One thing for which we can all be thankful this Thanksgiving Day is the men and women who have served and those who are now serving in the military.
The crowd who gathered for the annual Veterans Day ceremony on the Courtsquare this year appeared a bit larger than in the recent past. After the controversies of the Vietnam War and the questions that have been raised about whether we should or should not have been involved in Iraq, some had apparently forgotten the sacrifices of those who served. The memories of World War II, when there was no doubt that the United States had a moral obligation to go to war, had vanished with the deaths of most of those who were alive at the time.
While there were some who blamed those who served during Vietnam, the vast majority understood that they did so because of their legal obligation and in some cases because of their patriotism--even if they didn't necessarily agree with our aims in that conflict.
Less than one percent of all Americans have ever served in the military. We've now had several Presidents who didn't serve in any real conflict. But at least an appreciation for those who have served appears to have gained a new presence among the populace.
On Veterans Day, Monica Lockwood was announced as the Lincoln County Veteran of the Year.
Born in Missouri, Monica grew up in the Rochester area of upstate New York. She joined the US Marine Corps in the summer of 1966 and served until July 1968.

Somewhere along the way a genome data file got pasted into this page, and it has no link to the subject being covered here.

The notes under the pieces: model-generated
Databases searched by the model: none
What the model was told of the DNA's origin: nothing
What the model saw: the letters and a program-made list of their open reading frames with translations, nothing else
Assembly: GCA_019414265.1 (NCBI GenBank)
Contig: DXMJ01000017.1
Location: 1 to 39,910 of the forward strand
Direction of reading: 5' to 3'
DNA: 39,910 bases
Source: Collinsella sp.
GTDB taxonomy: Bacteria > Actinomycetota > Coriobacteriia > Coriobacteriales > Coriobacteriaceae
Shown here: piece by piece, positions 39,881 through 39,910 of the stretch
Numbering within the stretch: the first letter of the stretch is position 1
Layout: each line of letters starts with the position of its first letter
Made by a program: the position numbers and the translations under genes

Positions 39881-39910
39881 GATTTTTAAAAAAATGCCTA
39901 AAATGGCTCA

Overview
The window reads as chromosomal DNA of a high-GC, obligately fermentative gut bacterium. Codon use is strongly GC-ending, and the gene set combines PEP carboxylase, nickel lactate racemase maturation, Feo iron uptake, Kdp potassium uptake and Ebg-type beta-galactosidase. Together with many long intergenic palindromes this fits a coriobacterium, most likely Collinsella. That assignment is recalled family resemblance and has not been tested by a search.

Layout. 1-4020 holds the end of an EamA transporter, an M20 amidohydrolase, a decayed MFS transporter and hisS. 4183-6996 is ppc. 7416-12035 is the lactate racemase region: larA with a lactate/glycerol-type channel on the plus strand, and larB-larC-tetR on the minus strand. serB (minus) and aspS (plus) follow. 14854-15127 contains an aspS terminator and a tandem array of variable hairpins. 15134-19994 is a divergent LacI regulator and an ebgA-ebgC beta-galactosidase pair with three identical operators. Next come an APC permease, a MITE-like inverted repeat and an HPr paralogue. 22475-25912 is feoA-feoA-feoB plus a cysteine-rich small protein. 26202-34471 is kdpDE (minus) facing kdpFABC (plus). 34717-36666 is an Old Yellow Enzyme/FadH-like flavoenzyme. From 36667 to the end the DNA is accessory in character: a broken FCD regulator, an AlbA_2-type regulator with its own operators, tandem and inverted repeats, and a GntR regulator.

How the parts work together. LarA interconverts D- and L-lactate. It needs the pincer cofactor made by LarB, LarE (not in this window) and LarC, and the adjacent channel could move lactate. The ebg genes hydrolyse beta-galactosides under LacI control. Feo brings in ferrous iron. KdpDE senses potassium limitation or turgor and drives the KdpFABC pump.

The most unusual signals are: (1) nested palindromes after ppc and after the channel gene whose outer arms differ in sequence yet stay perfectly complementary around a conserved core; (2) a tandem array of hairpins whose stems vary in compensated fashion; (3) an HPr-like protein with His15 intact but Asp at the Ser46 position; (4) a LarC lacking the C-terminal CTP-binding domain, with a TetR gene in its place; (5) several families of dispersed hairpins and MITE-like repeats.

“I wanted to join the Air Force, but there was a two-year waiting list and so I decided on the Marine Corps instead,” she said.
Lockwood has been involved with several veteran's organizations. She served as the first female commander in the history of her American Legion post in New York and she’s now a member of American Legion Post 100 in Cherryville. She is also a member of the Lincoln County Marine Corps League as well as the Disabled American Veterans and Vietnam Veterans.
Monica was on hand the Thursday before Veterans Day when Union Elementary School held its annual Veterans Breakfast. She rode in the Lincolnton Veterans Day Parade before being honored at the ceremony on the Courtsquare.
As a part of the observance at Union School, a video produced by students at the Lincoln County School of Technology featuring Union students was shown. It reflects the change in attitude that we have seen develop over the last few years. CLICK HERE to view it.
As we pause to count our blessings, we say thank you to Monica and all the others who have worn the uniforms of our military. We pause once again to say sincerely, thank you for your service.
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